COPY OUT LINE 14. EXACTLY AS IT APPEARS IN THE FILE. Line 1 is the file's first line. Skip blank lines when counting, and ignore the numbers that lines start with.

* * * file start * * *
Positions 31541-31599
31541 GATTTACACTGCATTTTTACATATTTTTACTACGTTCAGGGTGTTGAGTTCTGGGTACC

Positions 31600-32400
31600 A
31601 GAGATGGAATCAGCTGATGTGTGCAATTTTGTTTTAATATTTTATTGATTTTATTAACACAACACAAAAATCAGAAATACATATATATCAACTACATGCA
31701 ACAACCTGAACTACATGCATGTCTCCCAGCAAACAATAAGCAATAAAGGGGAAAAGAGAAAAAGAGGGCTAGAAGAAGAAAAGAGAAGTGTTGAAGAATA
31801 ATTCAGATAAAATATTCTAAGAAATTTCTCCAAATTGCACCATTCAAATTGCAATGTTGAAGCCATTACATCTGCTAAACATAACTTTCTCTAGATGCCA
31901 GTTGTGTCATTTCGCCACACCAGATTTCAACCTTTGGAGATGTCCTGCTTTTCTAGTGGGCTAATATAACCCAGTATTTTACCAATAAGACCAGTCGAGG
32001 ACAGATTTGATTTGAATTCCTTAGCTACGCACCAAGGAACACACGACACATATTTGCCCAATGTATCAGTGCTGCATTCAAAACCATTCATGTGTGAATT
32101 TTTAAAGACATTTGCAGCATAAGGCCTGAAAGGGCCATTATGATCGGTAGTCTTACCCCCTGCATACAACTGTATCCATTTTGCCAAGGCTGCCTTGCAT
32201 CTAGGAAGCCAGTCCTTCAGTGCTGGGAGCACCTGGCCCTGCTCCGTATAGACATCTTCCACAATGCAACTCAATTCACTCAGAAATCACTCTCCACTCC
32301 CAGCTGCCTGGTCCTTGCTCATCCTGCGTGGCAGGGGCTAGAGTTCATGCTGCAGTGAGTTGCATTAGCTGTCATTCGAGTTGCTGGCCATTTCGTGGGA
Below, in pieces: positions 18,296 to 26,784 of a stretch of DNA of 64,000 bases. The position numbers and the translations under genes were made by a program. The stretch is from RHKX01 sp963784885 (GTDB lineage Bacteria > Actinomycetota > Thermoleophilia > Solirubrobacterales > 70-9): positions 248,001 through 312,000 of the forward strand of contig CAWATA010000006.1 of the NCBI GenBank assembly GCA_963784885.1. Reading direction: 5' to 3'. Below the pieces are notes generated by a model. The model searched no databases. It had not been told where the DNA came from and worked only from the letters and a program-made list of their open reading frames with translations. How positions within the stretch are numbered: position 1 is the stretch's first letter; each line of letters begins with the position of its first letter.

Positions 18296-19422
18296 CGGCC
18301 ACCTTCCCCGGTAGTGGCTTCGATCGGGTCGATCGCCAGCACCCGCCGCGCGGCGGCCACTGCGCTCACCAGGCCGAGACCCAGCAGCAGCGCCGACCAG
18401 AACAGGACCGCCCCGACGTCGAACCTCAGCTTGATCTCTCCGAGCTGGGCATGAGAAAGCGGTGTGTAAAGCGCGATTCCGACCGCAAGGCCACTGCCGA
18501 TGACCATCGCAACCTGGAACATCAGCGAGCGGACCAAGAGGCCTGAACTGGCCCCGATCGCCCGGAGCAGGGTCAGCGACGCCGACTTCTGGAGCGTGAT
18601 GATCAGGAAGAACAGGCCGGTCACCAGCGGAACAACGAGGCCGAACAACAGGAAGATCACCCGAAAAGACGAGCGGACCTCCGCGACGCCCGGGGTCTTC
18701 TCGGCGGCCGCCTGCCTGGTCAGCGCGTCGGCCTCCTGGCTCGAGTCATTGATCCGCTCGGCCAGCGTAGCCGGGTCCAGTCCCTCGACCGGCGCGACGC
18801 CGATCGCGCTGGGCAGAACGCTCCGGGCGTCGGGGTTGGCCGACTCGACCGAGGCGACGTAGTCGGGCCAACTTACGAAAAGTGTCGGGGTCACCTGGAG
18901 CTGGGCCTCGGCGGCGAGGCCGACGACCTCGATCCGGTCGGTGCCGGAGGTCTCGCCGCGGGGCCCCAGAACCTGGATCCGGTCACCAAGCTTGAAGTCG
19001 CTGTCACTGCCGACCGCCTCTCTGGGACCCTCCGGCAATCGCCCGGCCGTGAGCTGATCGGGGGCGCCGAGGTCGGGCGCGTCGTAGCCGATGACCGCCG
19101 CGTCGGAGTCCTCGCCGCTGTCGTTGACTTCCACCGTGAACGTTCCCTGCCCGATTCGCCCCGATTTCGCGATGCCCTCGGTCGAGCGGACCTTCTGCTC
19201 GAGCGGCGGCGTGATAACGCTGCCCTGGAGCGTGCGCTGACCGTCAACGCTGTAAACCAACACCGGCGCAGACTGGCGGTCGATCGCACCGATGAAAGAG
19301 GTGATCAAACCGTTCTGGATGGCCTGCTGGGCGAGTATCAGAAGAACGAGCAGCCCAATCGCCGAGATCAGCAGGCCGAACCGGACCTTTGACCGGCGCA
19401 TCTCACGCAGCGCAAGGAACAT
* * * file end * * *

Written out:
Positions 18296-19422